For Switzerland to copy and paste EU sanctions against Moscow is unwise, and would jeopardize the country’s role as a mediator, said Swiss Economy Minister Johann Schneider-Ammann.
The Swiss government has no plans to follow in the EU’s footsteps and impose sanctions against Russia, Schneider-Ammann said in an interview with the Swiss newspaper Schweiz am Sonntag.
Schneider-Ammann said that choosing a side would undermine the country’s neutrality in the matter.
“This role [as mediator] will be weakened, if we duplicate EU sanctions,” Schneider-Ammann said, adding that Switzerland holds the chairmanship of the Organization for Security and Co-operation in Europe (OSCE), which is vitally important for peace talks between Russia and Ukraine.
Another main concern for Switzerland, home to many Russian nationals, is any economic blowback from sanctions.
The economy minister warned that shutting out Russia could “result in a domino effect” which will “have a negative impact on our economy.”
Unlike its European neighbors who are dependent on Russia for natural gas, Switzerland is financially tied to Russia. Switzerland is home to an estimated $15.2 billion in Russian assets as of 2012, and oil exchanges in Geneva account for 75 percent of Russian crude exports, Reuters reports. Many Russians live in the country.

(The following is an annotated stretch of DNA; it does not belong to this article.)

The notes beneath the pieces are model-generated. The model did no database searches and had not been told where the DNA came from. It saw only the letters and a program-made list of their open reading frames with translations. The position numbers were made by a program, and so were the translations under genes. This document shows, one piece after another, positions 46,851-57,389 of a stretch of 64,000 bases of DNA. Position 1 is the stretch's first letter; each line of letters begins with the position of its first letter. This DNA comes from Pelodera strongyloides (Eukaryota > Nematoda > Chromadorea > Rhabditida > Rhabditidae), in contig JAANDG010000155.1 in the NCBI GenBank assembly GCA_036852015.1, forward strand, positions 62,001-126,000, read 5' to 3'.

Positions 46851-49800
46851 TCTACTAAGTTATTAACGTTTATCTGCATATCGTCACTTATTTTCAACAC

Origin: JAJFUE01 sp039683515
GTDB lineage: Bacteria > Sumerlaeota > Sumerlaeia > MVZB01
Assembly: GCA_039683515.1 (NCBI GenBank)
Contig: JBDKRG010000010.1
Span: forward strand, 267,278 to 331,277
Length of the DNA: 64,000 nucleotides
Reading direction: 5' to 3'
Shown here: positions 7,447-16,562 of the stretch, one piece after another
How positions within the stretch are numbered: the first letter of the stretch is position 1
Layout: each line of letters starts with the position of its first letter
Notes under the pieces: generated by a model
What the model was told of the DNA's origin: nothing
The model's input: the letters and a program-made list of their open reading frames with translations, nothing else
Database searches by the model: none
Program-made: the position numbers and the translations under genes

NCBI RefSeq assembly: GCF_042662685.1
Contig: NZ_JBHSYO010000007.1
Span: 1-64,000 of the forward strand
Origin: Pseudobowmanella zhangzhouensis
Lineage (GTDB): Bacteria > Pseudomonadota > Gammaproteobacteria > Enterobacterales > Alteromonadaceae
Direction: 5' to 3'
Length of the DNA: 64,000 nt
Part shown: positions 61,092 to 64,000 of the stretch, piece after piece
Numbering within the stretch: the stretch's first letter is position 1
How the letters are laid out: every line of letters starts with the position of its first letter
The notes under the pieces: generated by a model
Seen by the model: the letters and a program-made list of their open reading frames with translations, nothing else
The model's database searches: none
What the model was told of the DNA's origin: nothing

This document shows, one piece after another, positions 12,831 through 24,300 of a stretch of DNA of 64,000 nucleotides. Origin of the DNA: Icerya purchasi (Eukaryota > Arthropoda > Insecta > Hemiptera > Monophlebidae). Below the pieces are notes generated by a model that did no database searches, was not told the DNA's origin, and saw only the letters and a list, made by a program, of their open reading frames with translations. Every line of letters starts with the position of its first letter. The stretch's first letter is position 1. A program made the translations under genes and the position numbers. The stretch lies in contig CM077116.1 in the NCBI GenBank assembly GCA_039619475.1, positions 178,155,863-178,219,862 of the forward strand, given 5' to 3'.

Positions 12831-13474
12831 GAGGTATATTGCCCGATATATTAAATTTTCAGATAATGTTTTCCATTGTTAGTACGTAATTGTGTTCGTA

In March, after Crimea reunited with Russia and the US unveiled its first round of sanctions, Switzerland said it would take measures if needed.
Switzerland has however frozen assets of ousted Ukrainian President Viktor Yanukovich and other former Kiev government officials.
The minister plans to visit Moscow in October to discuss Swiss-Russian bilateral economic cooperation. Schneider-Ammann is a member of Switzerland’s Free Democratic Party, and was first elected to the Swiss National Council in 1999.
The US and the EU have recently imposed sectorial sanctions on Russia. Washington aimed its restrictions at Russia’s financial and energy sectors, while the EU has also targeted the military sector.
The EU’s sectorial sanctions are its most serious step against Russia to date. European leaders have been increasing pressure on the Russian government for several months by imposing visa bans and asset freezes on a number of individuals that the EU considers responsible for Moscow's policy toward Ukraine.
However, many European countries have been reluctant to target entire sectors of the Russian economy, understanding that it could hurt the EU since Russia is among Europe’s biggest trading partners.